By providing and directing student-teachers to a third party unbiased credential, we empower them in dealing with each other, the public and the state. This was a major point at this Summit. Also discussed was a registry of Teacher Training School to be listed with the PMA and the guidelines to be included in this registry, and the Fostering Future Professionals program for student-teachers enrolled in training programs.
I run a small teacher training program, I like it small, because we truly want to mentor our teachers. Everything the PMA offered for consideration would help and enhance what I offer. I feel it would improve the experience for teachers and offers the public a way to truly be discerning their experience of locating a Pilates teacher.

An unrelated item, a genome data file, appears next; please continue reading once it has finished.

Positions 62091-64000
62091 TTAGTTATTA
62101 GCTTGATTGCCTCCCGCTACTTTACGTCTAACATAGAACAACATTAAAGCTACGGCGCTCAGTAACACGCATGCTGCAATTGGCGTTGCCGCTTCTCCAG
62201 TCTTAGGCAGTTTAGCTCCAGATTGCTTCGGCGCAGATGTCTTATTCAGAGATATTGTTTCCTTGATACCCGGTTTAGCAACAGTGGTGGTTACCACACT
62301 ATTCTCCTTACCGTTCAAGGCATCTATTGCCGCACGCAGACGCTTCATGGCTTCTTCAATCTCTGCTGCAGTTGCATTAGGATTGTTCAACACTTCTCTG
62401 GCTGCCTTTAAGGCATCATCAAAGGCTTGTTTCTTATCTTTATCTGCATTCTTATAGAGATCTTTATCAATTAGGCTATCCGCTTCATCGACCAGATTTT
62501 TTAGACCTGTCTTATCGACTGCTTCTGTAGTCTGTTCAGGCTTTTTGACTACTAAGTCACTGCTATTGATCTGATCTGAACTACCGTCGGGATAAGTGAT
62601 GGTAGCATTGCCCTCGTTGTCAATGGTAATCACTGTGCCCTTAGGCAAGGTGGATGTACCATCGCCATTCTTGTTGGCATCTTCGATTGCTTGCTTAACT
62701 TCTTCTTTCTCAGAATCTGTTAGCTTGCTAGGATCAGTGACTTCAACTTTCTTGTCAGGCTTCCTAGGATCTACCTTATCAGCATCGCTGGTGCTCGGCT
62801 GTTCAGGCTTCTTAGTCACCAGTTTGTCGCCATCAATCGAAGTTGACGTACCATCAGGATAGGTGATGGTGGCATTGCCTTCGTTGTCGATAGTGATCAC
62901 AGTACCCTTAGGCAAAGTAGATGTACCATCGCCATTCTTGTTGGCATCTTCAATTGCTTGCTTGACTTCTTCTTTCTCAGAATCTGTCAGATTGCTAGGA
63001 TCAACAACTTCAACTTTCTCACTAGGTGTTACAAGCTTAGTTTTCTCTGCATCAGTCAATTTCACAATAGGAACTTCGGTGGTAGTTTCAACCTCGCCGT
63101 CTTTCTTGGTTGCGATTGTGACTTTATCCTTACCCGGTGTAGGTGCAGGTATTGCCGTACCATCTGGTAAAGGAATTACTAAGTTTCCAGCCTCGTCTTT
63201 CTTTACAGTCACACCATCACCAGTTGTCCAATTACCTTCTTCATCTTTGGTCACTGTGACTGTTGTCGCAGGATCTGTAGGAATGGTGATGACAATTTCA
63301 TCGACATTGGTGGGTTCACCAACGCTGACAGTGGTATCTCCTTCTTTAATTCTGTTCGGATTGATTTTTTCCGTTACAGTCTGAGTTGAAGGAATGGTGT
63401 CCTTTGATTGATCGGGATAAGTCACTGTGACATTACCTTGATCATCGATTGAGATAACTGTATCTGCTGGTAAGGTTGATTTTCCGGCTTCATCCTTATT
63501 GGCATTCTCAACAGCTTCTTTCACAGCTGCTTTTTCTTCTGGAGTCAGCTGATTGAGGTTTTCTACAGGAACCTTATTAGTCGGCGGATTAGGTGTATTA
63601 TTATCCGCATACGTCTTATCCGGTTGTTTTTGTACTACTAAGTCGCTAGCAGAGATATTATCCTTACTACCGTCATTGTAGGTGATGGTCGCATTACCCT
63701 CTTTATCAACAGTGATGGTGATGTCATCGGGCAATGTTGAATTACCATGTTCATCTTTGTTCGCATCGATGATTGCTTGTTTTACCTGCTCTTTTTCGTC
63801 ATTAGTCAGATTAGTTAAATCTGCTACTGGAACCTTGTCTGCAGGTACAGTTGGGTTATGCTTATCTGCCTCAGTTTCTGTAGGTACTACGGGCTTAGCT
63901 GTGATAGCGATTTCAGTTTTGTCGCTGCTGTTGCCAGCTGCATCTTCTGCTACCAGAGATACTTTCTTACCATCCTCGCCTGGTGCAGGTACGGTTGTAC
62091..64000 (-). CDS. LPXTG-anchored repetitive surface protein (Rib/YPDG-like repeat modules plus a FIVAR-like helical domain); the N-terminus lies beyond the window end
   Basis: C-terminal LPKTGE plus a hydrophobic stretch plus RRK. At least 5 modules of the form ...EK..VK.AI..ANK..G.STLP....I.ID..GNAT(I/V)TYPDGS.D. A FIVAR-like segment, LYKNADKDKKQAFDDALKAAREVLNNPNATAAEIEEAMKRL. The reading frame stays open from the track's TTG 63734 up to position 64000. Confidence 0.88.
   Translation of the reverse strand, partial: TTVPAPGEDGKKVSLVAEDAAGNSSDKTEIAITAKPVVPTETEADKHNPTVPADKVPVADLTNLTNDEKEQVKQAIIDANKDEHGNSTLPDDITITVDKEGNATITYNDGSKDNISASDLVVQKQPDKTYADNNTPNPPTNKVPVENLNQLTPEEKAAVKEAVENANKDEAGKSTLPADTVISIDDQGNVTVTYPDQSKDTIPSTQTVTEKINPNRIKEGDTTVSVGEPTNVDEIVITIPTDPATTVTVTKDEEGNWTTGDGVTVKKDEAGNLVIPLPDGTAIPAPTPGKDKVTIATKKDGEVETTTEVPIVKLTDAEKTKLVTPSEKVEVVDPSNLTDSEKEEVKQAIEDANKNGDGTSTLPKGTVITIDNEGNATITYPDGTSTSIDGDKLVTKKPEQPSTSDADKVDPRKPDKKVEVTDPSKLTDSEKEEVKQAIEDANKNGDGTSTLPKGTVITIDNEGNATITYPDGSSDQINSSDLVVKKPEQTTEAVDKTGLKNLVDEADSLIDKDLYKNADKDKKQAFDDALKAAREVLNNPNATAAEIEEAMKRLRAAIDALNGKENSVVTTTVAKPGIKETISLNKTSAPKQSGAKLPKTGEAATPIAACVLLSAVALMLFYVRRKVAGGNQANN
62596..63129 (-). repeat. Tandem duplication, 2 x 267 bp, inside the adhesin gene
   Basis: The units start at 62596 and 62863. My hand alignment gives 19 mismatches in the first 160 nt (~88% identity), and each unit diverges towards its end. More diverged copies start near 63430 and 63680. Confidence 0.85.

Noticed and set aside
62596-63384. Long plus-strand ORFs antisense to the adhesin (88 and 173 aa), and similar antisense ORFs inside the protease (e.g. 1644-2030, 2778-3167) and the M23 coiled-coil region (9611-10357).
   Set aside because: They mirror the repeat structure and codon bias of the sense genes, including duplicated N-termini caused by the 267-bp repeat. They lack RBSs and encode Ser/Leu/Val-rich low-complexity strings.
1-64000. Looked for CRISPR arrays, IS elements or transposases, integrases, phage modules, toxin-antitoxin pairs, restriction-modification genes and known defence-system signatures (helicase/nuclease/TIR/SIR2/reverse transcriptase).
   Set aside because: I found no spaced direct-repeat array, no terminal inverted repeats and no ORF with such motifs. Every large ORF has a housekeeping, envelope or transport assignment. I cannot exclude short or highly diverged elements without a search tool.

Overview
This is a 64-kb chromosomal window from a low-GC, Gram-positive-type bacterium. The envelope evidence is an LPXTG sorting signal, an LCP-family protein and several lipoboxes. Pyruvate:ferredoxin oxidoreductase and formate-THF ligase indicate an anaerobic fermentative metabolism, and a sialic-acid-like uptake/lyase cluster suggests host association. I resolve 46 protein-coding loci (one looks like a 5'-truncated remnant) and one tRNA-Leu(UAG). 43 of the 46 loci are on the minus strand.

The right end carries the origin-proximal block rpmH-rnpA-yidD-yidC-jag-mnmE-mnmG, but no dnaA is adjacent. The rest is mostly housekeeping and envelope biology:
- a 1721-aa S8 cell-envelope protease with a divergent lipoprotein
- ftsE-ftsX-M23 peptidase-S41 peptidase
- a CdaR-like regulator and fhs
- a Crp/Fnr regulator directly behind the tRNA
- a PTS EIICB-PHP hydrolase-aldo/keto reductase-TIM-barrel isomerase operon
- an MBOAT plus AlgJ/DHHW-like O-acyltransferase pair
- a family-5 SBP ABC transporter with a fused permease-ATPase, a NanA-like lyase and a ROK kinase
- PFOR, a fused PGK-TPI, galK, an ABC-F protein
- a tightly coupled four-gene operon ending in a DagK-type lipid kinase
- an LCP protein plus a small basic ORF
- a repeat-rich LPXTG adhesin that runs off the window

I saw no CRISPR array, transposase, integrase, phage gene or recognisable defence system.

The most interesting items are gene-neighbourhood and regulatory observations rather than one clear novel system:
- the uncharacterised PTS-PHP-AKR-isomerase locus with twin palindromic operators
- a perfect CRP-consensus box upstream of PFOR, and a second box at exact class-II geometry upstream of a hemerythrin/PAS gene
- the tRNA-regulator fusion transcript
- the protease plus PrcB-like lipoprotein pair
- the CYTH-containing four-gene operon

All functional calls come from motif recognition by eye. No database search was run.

We don’t want to have to explain our profession to the public in order to receive the respect we think it is deserving of. When I teach Mat class it may look like I’m doing the same thing as your step aerobics instructor, but that could not be further from the truth. I say that, not to disrespect the group exercise instructor, because I’ve done that (group ex.) too, but because it’s plainly a fact. When I work with someone on the Cadillac or Reformer , it is not likely the same thing as your gym’s personal trainer is doing with his selection of equipment. ( I’ve been one of those too..) I want to be recognized as a Pilates professional. I want it to be understood as easily as other professions, occupational therapist, chiropractor, even plummer …nobody looks confused when somebody says they are employed in one of these professions… I want that level of understanding, that respect.